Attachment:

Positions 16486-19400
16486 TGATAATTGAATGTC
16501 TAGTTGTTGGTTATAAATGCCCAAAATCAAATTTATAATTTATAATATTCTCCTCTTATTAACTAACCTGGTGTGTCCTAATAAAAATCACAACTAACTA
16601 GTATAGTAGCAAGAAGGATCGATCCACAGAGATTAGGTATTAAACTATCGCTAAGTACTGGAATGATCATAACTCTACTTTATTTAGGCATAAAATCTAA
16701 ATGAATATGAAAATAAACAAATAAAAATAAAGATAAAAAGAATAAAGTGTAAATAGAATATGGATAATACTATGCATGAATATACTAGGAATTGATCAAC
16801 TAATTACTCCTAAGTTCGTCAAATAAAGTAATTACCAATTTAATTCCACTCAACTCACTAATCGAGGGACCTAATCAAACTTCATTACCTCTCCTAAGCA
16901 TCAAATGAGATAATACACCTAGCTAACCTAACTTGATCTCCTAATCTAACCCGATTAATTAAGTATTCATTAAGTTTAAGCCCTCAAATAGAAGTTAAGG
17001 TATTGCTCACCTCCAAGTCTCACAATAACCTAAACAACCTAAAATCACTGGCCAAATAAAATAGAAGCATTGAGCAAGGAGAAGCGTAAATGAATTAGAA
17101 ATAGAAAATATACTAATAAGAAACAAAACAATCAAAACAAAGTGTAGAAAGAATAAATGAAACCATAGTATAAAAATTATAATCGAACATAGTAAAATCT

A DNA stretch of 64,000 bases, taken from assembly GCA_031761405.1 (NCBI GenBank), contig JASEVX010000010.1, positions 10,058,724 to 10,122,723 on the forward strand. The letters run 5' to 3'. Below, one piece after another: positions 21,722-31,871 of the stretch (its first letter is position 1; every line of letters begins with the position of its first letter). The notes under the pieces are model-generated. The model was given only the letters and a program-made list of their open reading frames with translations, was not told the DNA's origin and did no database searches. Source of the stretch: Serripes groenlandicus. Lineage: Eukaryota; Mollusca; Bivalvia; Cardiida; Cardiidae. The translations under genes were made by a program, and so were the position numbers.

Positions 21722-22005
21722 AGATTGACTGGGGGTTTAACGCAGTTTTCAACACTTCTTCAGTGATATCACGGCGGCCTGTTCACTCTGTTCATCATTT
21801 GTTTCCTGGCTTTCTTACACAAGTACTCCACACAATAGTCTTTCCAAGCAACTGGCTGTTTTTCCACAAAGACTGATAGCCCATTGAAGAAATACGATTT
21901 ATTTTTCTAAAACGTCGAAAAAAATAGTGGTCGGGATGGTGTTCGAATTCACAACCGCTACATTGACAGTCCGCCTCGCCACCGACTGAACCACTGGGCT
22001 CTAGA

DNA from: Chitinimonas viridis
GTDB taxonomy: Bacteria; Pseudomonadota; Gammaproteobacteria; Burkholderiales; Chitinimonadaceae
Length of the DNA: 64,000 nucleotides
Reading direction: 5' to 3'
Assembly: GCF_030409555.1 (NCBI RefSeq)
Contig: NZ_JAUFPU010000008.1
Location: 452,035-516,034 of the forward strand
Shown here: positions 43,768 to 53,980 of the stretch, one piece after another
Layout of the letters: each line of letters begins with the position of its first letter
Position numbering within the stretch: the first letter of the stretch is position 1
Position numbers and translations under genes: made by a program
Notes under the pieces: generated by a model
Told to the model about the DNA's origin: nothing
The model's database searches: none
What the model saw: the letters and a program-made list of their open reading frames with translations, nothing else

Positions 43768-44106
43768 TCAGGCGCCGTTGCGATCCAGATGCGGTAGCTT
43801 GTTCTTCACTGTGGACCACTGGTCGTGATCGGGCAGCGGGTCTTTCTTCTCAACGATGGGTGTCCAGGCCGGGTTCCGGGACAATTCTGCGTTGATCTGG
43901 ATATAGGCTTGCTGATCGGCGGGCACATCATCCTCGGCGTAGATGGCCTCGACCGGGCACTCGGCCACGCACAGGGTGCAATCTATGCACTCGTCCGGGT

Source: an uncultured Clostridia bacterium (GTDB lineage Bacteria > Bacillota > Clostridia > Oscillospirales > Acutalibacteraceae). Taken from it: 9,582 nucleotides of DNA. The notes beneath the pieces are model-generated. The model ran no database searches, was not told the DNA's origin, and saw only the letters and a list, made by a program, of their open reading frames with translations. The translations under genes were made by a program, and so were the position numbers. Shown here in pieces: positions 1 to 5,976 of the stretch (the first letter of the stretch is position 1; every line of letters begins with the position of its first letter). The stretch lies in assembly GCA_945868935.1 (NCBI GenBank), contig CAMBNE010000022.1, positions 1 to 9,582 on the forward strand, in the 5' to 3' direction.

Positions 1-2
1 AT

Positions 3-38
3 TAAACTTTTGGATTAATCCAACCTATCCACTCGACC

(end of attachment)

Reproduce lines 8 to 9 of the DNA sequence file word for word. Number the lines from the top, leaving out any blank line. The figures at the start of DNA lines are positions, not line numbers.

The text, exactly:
17001 TATTGCTCACCTCCAAGTCTCACAATAACCTAAACAACCTAAAATCACTGGCCAAATAAAATAGAAGCATTGAGCAAGGAGAAGCGTAAATGAATTAGAA
17101 ATAGAAAATATACTAATAAGAAACAAAACAATCAAAACAAAGTGTAGAAAGAATAAATGAAACCATAGTATAAAAATTATAATCGAACATAGTAAAATCT